Thursday, December 15, 2016

The Oliver H. Payne Carriage House - No. 126 East 66th St

In 1889 architect Charles C. Haight set to work on two mansions designed to appear as one, at the northern corner of Fifth Avenue and East 66th Street.  The hulking residence for millionaire Henry O. Havemeyer would sit at the corner and face sideways, taking the address No. 1 East 66th Street.  Its matching, smaller brother, at No. 852 Fifth Avenue would become home to bachelor Oliver Hazard Payne.

Havemeyer's mansion faced 66th Street.  Payne's residence (to the left in this photo), looking much like simply another turret, faced Fifth Avenue.  photo by  Byron Company, from the collection of the Museum of the City of New York

Once in their grand homes, the two moguls addressed another need, their carriage houses.  In June 1895 Havemeyer purchased the three-story house at No. 134 East 66th Street, between Park and Lexington Avenues, from Edgar Davidson (the address would later be renumbered No. 126).  It completed a plot necessary for two lavish private stables--one for himself and the other for Payne.

Havemeyer was obviously in charge of the project.  He owned the land and it would appear he chose the architects, S. E. Gage and W. J. Wallace.  Wallace was his cousin.  The two stables, designed to appear as a unit, were completed in February 1896.  The behind-the-scenes dealings between the two neighbors were obvious when Havemeyer transferred title to the "three story brick stable" on February 26.  The price listed was "nominal."

The architects had created harmonious Romanesque Revival structures of light-colored Roman brick, trimmed in brownstone and terra cotta.  Like his mansion, Payne's carriage house was a smaller version of Havemeyer's.  Only about half as wide at 28 feet, it was nevertheless spacious and functional.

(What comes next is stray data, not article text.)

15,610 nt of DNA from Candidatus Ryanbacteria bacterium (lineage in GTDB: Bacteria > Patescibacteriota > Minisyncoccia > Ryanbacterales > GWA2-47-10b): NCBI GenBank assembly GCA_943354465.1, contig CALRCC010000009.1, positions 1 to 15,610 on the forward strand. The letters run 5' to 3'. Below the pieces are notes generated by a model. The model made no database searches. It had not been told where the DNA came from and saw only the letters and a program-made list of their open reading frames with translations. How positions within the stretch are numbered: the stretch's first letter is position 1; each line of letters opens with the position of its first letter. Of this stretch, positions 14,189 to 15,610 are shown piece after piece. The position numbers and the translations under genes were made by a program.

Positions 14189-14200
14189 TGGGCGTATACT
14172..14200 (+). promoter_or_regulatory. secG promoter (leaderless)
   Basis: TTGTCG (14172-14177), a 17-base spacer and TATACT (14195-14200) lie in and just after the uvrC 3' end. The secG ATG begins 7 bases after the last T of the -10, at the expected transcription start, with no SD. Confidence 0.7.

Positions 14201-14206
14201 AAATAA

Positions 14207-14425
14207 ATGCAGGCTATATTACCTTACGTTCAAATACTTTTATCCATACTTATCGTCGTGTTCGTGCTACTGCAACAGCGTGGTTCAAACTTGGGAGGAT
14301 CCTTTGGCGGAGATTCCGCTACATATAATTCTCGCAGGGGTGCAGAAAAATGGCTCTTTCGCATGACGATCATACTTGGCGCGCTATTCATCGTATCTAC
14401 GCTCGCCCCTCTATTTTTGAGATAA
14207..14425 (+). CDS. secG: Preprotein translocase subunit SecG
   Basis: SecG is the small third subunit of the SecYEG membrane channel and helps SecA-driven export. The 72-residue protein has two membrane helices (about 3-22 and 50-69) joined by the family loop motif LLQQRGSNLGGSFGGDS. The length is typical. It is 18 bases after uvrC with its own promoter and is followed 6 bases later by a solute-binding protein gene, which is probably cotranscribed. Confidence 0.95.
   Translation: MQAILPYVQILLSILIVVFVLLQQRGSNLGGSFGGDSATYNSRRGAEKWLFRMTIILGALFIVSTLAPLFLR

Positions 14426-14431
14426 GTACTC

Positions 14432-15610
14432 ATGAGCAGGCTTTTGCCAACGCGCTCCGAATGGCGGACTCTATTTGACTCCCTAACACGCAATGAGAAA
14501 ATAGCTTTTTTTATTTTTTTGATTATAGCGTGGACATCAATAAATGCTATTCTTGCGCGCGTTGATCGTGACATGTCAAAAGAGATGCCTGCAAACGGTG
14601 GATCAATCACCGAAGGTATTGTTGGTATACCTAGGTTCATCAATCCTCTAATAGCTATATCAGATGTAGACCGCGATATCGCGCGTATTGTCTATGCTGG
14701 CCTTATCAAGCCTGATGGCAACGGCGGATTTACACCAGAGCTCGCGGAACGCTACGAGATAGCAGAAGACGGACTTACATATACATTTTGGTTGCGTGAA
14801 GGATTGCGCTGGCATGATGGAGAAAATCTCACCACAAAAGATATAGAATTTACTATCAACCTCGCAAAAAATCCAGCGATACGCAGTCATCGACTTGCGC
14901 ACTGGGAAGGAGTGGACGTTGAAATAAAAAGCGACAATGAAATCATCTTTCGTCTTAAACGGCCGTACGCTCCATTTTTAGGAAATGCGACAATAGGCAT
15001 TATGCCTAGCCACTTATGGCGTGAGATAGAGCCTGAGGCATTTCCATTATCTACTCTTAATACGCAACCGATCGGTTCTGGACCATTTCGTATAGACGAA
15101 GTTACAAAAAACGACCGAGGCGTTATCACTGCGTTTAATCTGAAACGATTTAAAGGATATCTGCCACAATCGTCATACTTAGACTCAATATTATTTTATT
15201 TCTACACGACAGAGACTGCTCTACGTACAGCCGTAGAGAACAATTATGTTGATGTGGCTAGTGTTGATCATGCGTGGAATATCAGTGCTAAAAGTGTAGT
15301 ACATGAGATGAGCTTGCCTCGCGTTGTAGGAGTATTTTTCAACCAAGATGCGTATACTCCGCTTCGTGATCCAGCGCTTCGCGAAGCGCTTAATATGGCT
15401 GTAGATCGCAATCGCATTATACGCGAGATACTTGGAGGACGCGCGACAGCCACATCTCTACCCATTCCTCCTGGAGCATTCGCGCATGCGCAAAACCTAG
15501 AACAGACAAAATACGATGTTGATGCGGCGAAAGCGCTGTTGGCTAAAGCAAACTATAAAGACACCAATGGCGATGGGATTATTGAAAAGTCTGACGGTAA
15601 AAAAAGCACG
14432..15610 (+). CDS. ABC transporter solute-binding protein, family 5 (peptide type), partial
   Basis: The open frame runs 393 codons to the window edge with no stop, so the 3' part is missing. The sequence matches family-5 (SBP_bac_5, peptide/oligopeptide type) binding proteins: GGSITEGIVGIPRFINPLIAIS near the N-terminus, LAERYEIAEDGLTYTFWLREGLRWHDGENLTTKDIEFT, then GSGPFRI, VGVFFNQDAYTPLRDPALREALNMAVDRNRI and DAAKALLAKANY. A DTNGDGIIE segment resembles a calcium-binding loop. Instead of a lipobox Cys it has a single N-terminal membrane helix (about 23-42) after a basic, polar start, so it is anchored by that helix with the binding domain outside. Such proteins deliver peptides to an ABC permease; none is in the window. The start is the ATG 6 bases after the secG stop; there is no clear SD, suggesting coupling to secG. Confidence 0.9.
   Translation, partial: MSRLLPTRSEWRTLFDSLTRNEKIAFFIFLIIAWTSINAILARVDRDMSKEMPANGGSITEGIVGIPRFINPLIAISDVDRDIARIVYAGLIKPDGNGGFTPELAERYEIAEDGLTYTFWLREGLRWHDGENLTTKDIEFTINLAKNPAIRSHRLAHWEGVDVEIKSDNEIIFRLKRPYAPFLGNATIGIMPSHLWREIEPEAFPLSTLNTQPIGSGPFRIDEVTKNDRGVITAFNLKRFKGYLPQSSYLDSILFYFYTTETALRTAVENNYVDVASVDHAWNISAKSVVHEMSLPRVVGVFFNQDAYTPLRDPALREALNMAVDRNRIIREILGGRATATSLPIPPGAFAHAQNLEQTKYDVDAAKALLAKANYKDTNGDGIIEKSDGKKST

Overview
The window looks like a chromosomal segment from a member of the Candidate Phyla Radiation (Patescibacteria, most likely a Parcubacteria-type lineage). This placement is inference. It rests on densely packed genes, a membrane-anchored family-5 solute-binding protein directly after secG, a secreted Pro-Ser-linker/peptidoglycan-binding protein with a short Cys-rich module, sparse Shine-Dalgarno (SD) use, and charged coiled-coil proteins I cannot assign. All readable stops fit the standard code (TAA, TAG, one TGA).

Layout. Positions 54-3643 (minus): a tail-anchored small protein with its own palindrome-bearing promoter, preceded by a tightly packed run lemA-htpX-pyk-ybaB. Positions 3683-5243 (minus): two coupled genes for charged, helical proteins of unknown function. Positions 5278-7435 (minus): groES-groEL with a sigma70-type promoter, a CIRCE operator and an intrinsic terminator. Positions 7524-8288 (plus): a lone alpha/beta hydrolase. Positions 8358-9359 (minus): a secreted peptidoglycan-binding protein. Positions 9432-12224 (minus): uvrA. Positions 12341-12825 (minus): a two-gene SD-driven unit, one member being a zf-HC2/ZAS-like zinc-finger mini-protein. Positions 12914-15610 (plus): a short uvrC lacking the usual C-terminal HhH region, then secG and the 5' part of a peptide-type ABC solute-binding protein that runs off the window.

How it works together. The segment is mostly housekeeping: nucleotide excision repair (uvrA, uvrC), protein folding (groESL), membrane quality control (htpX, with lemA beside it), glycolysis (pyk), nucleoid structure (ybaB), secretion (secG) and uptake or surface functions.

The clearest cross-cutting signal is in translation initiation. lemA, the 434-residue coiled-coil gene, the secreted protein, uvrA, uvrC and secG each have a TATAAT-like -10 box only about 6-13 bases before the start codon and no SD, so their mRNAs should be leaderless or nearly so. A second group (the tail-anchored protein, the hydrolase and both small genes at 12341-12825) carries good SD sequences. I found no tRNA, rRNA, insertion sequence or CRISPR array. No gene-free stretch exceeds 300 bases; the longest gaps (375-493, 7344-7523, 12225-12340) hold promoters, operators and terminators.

Munsey's Magazine, May 1900 (copyright expired)

In 1900 Munsey's Magazine described the interior as having "tiles and polished wood and wrought metal of modern magnificence," and depicted its "church-like solemnity, where ten or a dozen traps may repose at once in dignity and comfort; the harness cupboards with plate glass doors, and the velvet lined cases for the shining bits and buckles."

Upstairs were the living quarters for Payne's stable staff.  "The coachmen and grooms are no less well treated than the aristocratic beasts they serve, for their quarters overhead abound in hard wood, enameled tubs, shower baths, and all the comforts of modern heating, ventilation, and plumbing."

Two years later, in an article about Manhattan's lavish private carriage houses being outfitted with modern "sanitary science," Engineering Review mentioned "the private stables of New York's horse-loving millionaires have become celebrated by reason of the addition of such well-known stables as those of H. O. Havemeyer and Colonel Oliver H. Payne at 134 and 136 East Sixty-sixth street."

Rounded bricks soften the corners, while tapered bricks create a sunburst effect over the arched opening.

Born in Cleveland, Ohio on July 21, 1839, Payne was named after Oliver Hazard Perry, a relative of his mother, Mary Perry.  He earned his title Colonel during the Civil War in the 124th Ohio Infantry.  Following the war, he invested in iron and oil refining.  When Standard Oil acquired his interests around 1868, he became the treasurer of that firm.  He assisted in the formation of U. S. Steel and organized the American Tobacco Trust.  By the time he moved his horses and fleet of vehicles into the 66th Street structure he was considered among the 100 wealthiest men in the United States.

The mothers of Manhattan's debutantes may have had high hopes to snag Manhattan's most eligible bachelor, but marriage was not in Payne's future.  And while he enjoyed his massive fortune, building the world class steam yacht Aphrodite in 1898, for instance, he was lavishly generous to his family.

He gave his sister in Ohio "a beautiful home in the outskirts of Cleveland, besides providing for the education of her children," according to The Sun, and he built a Fifth Avenue mansion for his other sister, Mrs. William C. Whitney.   When her son, Payne Whitney, was married to Helen Hay in February 1902, he presented the couple with a stunning wedding present--a marble mansion at No. 972 Fifth Avenue designed by McKim, Mead & White. 

photograph by Wurts Bros. from the collection of the Museum of the City of New York